|Comune di Riccia|
Location of Riccia in Italy
|Coordinates: 41°29′N 14°50′E / 41.483°N 14.833°E|
|Province / Metropolitan city||Campobasso (CB)|
|Frazioni||Paolina, Sticozze, Mancini|
|• Mayor||Micaela Fanelli|
|• Total||69.9 km2 (27.0 sq mi)|
|Elevation||680 m (2,230 ft)|
|Population (28 February 2010)|
|• Density||79/km2 (200/sq mi)|
|Time zone||CET (UTC+1)|
|• Summer (DST)||CEST (UTC+2)|
|Patron saint||Madonna del Carmelo, St. Augustine|
|Saint day||August 28|
The first people who lived there came with Oscans. By the time of the arrival of the Samnites (4th century BC) the area was well developed and prosperous, as noted by objects found in the excavations of the area.
During the Social War (90–88 BC) the area was destroyed and the Romans colonized the Sannio area. The colonists included Roman troops from Ariccia, near Rome. They named the place "Ariccia" which then was changed to "Saricia", then to "Ricia" and finally, "Riccia".
In the 13th century, Riccia became part of the Monastery St. Pietro e Severo (St. Peter and St. Xavier), located in the nearby town of Torremaggiore. This ecclesiastical feudalism lasted throughout the Hohenstaufen period.
In 1238 Frederick II joined the castle of Riccia with that at the town of St. Severo, and exchanged it for the monastery at Torremaggiore. This exchange was confirmed in 1266 by King Charles of Anjou, who conceded Riccia to the famous jurist Bartolomeo De Capua, whose family ruled Riccia until 1792.
In May 1397 Count Andrea De Capua brought to Riccia Costanza Chiaromonte, the queen of Naples, who was disowned three years earlier at Gaeta by Ladislaus of Naples. The unfortunate lady lived in Riccia until she died in 1422; she is buried in the Church of Maria delle Grazie (Church of St. Stefano Corumano).
In 1500 Bartolomeo II De Capua built a castle in Riccia that was considered one of the more attractive castles in the area and also restored the church of St. Maria delle Grazie in Tuscan style, where five feudal lords and their ladies are buried.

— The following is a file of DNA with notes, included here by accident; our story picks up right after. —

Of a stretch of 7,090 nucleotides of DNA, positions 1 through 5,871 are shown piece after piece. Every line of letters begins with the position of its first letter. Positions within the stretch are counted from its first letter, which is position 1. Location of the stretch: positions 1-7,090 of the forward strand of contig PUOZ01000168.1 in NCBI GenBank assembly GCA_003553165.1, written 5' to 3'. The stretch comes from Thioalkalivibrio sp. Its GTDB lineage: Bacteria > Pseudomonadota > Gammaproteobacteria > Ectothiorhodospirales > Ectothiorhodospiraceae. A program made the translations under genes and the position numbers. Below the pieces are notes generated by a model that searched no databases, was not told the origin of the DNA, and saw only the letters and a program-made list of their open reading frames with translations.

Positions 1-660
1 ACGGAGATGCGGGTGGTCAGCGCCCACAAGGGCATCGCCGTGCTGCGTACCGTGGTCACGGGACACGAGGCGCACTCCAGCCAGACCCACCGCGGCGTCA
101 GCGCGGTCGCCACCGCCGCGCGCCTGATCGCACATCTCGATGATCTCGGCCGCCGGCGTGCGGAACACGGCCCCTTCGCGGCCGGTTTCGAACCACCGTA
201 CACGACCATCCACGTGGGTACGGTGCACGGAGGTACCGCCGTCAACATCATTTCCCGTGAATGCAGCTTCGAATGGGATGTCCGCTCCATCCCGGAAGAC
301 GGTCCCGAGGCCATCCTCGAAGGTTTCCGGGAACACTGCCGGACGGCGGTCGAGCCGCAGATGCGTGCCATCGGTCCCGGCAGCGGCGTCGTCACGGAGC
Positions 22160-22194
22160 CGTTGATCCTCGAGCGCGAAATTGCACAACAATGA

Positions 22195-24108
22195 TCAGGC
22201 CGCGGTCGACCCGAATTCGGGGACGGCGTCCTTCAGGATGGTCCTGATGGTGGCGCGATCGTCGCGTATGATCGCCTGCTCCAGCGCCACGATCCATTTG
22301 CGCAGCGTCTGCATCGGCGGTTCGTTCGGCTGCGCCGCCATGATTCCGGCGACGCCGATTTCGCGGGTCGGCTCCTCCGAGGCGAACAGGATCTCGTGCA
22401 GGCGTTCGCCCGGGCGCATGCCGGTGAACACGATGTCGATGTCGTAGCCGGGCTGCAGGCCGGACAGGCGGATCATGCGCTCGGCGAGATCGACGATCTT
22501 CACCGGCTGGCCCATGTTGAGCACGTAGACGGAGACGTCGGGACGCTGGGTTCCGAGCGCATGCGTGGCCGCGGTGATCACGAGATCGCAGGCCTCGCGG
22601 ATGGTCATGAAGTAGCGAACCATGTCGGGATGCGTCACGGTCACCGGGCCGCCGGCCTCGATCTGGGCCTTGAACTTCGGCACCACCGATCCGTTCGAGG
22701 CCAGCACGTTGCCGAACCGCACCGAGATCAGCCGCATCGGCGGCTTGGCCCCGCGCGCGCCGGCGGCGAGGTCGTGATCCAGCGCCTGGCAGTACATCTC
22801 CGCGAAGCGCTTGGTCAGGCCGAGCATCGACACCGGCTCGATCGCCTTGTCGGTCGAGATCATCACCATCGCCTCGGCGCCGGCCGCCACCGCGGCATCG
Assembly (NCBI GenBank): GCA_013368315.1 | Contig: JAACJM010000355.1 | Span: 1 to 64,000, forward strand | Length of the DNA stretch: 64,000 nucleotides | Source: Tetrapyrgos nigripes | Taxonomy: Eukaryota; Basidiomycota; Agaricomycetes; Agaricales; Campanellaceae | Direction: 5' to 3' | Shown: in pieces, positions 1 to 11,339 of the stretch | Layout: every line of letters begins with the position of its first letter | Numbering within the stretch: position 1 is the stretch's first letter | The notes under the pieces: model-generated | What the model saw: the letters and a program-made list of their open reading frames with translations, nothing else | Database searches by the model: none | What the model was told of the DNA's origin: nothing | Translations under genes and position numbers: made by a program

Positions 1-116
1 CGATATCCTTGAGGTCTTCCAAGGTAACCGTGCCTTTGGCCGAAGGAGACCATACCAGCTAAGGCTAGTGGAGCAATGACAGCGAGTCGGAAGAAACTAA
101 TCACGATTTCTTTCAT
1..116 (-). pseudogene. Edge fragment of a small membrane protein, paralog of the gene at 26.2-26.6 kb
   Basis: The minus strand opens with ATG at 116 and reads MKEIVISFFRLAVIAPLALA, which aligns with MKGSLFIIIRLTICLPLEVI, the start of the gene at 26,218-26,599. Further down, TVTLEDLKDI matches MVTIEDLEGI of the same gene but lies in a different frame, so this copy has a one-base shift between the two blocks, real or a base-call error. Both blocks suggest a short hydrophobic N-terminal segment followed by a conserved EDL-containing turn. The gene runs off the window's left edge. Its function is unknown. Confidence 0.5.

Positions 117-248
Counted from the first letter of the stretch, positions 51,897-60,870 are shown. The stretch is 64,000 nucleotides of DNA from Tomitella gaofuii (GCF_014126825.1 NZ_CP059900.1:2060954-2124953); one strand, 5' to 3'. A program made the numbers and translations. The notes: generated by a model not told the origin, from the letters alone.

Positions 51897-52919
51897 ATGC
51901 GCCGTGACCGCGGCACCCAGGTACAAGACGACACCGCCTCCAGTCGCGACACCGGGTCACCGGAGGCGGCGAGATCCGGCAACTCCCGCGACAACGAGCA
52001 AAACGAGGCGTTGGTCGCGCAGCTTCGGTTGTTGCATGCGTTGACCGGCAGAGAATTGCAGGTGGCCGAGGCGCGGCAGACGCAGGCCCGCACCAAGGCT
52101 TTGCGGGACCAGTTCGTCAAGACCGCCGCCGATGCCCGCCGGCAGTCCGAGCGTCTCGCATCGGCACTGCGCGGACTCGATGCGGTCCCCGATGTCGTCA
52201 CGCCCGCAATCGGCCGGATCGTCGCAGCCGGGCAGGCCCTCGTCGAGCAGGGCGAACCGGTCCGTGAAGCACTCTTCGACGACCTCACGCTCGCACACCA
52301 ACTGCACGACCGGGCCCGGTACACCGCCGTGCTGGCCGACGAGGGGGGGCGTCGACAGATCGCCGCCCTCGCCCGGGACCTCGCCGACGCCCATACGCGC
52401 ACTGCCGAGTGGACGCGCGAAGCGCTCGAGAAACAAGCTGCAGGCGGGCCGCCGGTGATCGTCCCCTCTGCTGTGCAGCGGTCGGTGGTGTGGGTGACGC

In the beginning of this feudal period, the rulers of Riccia, the noble De Capua family, were fair and generous with the peasants. But over the years the peasants endured many hardships. Finally they rebelled, releasing enough hate and fury to burn down the castle in 1799. Today a few remains of the castle with its medieval watchtower may still be seen in the historical quarter of Riccia. The noble family De Capua became extinct with Bartolomeo VI in 1792. Their family rule left vivid imprints on the history, political and military, of their kingdom and Riccia.
In World War II, Riccia paid its price with 84 dead among the fallen and wounded, but it was not bombed. After the war, because of the scarcity of work locally, Riccia had a strong outflow of immigration to northern Europe (France, Switzerland, Belgium Germany) and to Latin America (Venezuela and Argentina). However, in recent years, with the resources and intelligence of its people, and the efforts Giacomo Sedati Riccia has arrived at a level of prosperity and harmony similar to that of the past.
By decree of the President of the Republic, dated 15 October 1986, Riccia earned the title of "City".
- All demographics and other statistics: Italian statistical institute Istat.